I love dual timeline novels! Especially about WWII. In this book, I enjoyed Charlette’s life during WWII. However, I really disliked the New York part. It felt overly dramatic, I could not understand her behavior and reasons why she hid her past from her daughter. It left me disappointed. Thank you NetGalley and St. Martin’s Griffin publisher for a free and advanced copy of the novel.

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Becoming Beauvoir

Becoming Beauvoir: A LifeBecoming Beauvoir: A Life by Kate Kirkpatrick

My rating: 5 of 5 stars

My very first book about Simone de Beauvoir and I loved every detail about her life.

The biography was well written and kept me very interested and entertained, mainly because Beauvoir was a fascinating woman. Such an extraordinary philosopher and novelist! I was blown away by her life story, so many interesting qualities in one tiny person. What caught my big attention was the years during Nazi occupancy, she didn’t join the resistance, and continued to write and publish her works. Although her devotion and relationship with Sartre were confusing to me. I was also amused by an unusual “family” they have created.

Great story about remarkable woman and feminist. I think the book was a bit too long, nevertheless, it was worth the time I spend reading it.

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The Paris Hours

The Paris HoursThe Paris Hours by Alex George

My rating: 4 of 5 stars

Twenty four hours, four strangers, one great city.

Alex George introduces the reader to four doleful stories. Maid Camille, who carries a distressing secret. A puppeteer Souren who tells the kids untraditional tails. An American journalist Jean-Paul who mourns the tragic death of his wife and struggling romantic painter Guillaume.

During one day, all four strangers chaise their past in a city of lights, and conclude their day in Le Chat Blanc, where they hope to get their closure.

A terrific novel, with the appearance of Josephine Baker, Ernest Hemingway, Sylvia Beach, Marcel Proust, and Gertrude Stein. The author did an amazing job portraying four heart-rending stories, I found myself cheering for each character and hoped for them to get their well deserved happy ending.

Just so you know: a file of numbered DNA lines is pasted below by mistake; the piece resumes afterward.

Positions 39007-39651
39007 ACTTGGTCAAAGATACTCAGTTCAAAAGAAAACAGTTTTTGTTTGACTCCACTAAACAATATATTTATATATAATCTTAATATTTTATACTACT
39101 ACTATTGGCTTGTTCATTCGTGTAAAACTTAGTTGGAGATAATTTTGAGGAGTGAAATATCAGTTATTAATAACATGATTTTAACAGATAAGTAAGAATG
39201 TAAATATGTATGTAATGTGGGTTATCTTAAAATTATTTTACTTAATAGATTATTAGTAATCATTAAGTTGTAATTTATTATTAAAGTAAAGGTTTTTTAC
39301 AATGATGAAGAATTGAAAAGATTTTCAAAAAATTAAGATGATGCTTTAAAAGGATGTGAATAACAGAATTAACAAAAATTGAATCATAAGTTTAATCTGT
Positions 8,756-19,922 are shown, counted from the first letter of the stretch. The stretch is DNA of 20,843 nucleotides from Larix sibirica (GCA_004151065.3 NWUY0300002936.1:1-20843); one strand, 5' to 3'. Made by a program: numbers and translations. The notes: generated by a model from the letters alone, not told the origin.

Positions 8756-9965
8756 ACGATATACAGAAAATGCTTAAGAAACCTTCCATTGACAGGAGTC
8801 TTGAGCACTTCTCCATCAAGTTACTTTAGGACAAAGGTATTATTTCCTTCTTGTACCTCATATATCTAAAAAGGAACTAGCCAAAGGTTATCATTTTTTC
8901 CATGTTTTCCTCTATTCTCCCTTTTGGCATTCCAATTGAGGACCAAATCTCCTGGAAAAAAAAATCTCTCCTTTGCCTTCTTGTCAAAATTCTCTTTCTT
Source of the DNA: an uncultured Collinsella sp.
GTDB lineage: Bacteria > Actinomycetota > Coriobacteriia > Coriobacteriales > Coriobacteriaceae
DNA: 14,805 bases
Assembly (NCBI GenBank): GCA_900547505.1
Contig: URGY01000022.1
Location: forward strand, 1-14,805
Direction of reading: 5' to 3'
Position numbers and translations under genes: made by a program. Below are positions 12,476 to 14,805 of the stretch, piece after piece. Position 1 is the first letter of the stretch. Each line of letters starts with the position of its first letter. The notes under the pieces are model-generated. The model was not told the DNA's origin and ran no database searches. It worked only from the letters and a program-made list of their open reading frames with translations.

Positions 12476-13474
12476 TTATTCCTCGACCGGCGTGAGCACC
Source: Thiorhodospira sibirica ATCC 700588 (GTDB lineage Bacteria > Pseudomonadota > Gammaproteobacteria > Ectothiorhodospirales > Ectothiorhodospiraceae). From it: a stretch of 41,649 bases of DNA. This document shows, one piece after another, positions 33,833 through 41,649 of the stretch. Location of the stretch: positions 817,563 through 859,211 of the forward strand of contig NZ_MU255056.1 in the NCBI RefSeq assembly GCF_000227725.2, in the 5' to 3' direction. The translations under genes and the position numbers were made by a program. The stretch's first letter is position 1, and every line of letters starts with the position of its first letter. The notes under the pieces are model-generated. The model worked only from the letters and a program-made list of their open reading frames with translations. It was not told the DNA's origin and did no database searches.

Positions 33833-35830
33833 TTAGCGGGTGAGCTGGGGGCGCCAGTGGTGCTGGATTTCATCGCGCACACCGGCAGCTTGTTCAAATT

Thank you Flatiron Books for an advanced and free copy of the novel.

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The Queen of Paris

The Queen of Paris: A Novel of Coco ChanelThe Queen of Paris: A Novel of Coco Chanel by Pamela Binnings Ewen

My rating: 5 of 5 stars

I’ve been a big fan of Coco Chanel for many years. The more I read about the fashion icon – the more I fall in love with her personality, strength, stubbornness, and big loving heart. Coco’s intelligence and willingness to survive fascinates me and can’t get enough of her life story.

“The Queen of Paris” is a wonderful novel that shades more lights on Coco’s years during the great war, especially her collaboration with Nazi. The author did a great job explaining the action Coco had to take in order to save herself, her loved ones, and her business during the difficult years of the war.

As I read many books about the enchanting mademoiselle Coco, a lot of facts are already known to me, however, the part about the association with Nazi was extremely fascinating and informative. Thank you NetGalley and Blackstone Publishing for an advanced copy of the novel and Pamela Binnings Ewen for a wonderful story of The Queen of Paris.

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Three Hours in Paris

Three Hours in ParisThree Hours in Paris by Cara Black

My rating: 5 of 5 stars

“Three Hours in Paris” is an astonishing tale of an American young woman, in a heart of Paris, playing for the English team, with an order to execute German politician and leader of the Nazi Party, the Fuhrer himself. How did an American girl fell into the British spy army to fight against the world’s biggest bully?

Months prior to Sunday, June 23, 1940, Kate experienced the biggest loss of her life, the deaths of her husband, and newborn baby by the hands of the germans. Shortly after, she received an opportunity of a lifetime – to perform an act of revenge.

And finally, June 23, 1940, Kate is back in Paris, the city that once brought her happiness, loving husband, and hopes for a bright future. This time she is here on a mission of her lifetime. Unfortunately, Hitler’s assignation goes wrong, Kate is on a run. And shortly after the fatal morning, she realizes the horrific truth. His mission was never the main plan, she was being used as a decoy. Angry and betrayed, young American finds herself on the dangerous streets of once-beloved Paris, surrounded by an enemy. Kate’s desire to survive pushes her one step forward every time she meets new obstacles, and in the end, she concludes the mission her fellow agents were sent to do but failed in the process.

Yet another phenomenal story of strong women during the horrific days of WWII. I was on the edge of my seat while reading the book. I am fascinated by the bravery of all characters. Thank you, NetGalley and St Martin’s Press for an advanced copy of the novel, and Cara Black for a remarkable and gratifying novel.